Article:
11. Thus what is satisfied is God’s law, not just his honor; and the analogy for the transaction shifts from compensation, or damages in a civil suit, to the retributive infliction of penalty in a criminal court.
12. Luther, Galatians, 1535, ed. from the 1575 English translation by Philip S. Watson (London: James Clarke, 1953), pp. 269-71. Galatians was Luther’s favorite epistle, and he was pleased with his commentary on it. When the complete Latin edition of his works was being prepared two years before his death, he said: “If they took my advice, they’d print only the books containing doctrine, like Galatians” (ibid., p. 5). Gustaf Aulen in chapter VI of Christus Victor (London: SPCK, 1931) was right to stress the dynamism of divine victory in Luther’s account of the work of Christ, but wrong to ignore the penal substitution in terms of which that work is basically defined. Christ’s victory, according to Luther, consisted precisely in the fact that he effectively purged our sins as our substitute on the cross, so freeing us from Satan’s power by overcoming God’s curse; if Luther’s whole treatment of Gal. 3: 13 (pp. 268-82) is read, this becomes very plain.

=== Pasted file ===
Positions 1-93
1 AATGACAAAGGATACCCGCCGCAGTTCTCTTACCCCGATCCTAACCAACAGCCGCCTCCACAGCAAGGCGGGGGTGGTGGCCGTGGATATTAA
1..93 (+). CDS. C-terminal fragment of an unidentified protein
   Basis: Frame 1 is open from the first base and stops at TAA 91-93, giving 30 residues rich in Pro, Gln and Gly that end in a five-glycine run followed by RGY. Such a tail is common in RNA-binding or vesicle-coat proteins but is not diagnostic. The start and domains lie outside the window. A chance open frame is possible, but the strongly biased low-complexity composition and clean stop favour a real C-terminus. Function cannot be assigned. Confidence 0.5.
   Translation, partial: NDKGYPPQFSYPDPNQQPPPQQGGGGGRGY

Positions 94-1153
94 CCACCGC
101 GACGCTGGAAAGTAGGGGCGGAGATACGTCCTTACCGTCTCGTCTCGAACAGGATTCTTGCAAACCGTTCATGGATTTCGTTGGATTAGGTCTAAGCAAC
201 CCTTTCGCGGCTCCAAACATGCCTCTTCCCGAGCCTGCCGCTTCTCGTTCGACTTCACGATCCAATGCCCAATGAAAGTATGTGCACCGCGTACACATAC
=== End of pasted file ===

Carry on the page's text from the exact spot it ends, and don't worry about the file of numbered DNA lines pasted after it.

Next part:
13. Calvin, Inst. II. xvi. 5, 7. An excellent book on Calvin’s doctrine of the cross is Paul Van Buren, Christ in Our Place: the substitutionary character of Calvin’s doctrine of reconciliation (Edinburgh: Oliver and Boyd, 1957). Van Buren notes that “there is no trace of a substitutionary understanding of the trial before Pilate in either [Peter] Lombard or Aquinas,” the two most standard mediaeval theologians (ibid., p. 46, n. 2).
14. Inst. II. xvi. 10.
15. Cf. Westminster Confession XI. 11 : “faith … the alone instrument of justification … is … not alone in the person justified, but is ever accompanied with all other saving graces, and is no dead faith but worketh by love.”
16. A. M. Stibbs, “Justification by Faith: the Reinstatement of the Doctrine Today,” Evangelical Quarterly, July, 1952, p. 166.